CULTURAL IDENTITY AND THE M’NONG

The M’Nong community is extensively animist, and whose spirits are ubiquitous. These spirits appear throughout their world, to bless food, the people, society in general, and the dead. As is frequently the case, the spirits are also involved in blessing food and harvests. To this, the communities express their gratitude by holding festivals in honor of these sprities.

One highly popular event to celebrate new rice and to pray for rain and good crops in the M’nong community is the farewell ceremony for the dead in the Ea sup and Buon Don districts in Dac Lac. Included in this are the elephant race of the M’Nong, and the elephant bathing ceremony and prayer for elephant health.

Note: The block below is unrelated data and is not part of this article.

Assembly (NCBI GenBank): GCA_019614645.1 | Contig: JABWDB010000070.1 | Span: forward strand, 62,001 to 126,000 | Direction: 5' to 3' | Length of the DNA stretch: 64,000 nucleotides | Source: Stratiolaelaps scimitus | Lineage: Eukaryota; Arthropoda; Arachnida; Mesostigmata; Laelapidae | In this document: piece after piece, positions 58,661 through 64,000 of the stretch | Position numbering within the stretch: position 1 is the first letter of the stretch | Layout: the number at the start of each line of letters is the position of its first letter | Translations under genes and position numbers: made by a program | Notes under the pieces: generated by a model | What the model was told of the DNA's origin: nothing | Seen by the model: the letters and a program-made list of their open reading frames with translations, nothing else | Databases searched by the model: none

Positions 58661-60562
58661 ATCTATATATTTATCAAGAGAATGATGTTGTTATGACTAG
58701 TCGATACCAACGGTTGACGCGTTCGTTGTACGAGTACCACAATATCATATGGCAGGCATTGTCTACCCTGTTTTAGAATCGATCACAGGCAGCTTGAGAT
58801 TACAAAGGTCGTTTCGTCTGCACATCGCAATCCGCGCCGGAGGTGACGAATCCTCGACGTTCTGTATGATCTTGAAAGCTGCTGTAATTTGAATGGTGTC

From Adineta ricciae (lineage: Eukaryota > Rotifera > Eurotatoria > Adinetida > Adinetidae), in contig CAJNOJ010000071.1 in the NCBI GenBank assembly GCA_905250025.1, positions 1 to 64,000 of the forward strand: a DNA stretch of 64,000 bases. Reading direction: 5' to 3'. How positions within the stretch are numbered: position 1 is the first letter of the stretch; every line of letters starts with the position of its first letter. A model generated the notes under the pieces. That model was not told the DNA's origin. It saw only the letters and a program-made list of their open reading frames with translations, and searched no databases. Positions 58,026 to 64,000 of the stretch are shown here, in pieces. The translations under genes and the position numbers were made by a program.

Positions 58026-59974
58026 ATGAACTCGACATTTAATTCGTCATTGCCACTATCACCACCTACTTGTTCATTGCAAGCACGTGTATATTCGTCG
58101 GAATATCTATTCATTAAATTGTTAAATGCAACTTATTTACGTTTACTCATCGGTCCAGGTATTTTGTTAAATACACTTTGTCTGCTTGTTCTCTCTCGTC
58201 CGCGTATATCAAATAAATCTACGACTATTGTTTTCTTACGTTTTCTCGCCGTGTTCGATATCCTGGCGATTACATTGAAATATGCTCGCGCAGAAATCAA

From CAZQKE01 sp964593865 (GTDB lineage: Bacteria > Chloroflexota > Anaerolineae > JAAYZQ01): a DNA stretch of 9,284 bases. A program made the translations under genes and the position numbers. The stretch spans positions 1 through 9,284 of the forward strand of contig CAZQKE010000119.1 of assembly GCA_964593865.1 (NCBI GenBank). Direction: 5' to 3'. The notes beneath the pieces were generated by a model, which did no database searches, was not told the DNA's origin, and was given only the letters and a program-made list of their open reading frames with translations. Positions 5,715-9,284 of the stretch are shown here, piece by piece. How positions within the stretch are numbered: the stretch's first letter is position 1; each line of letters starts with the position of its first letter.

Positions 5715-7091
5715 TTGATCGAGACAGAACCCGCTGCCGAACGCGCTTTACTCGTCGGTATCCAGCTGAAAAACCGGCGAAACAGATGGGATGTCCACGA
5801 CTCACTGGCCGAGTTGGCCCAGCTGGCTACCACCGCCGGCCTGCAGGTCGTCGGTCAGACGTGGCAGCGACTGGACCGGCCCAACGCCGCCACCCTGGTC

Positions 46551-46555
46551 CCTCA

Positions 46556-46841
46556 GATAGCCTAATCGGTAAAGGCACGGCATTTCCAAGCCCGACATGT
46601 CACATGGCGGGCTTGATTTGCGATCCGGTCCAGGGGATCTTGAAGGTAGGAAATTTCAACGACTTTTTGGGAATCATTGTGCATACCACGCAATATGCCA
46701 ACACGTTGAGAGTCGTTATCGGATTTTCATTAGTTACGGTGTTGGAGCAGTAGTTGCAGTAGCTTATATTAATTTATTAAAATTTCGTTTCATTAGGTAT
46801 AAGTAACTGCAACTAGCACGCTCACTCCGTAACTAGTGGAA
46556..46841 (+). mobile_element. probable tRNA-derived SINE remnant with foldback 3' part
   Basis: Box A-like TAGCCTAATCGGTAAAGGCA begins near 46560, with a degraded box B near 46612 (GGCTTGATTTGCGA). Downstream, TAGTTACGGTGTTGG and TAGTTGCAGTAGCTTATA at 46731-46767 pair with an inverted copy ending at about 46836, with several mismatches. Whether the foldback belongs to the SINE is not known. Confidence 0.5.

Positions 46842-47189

According to the M’Nong, following the death of the human body, the spirit continues to bond with the human world. To this, the family of the dead must provide food to the dead continuously. This may continue for up to five years, after which, the community conducts a ceremony to ensure that the dead person travels correctly. This ceremony comprises music, dance, and other performances, which can seem startling to onlookers. Over the five years, food and statues are placed at the tomb of the deceased.

Linguistically, “Ot N’Rong” provides a benchmark for other epics of the M’Nong narrating the history of ethnic groups in the M’Nong Central Highlands.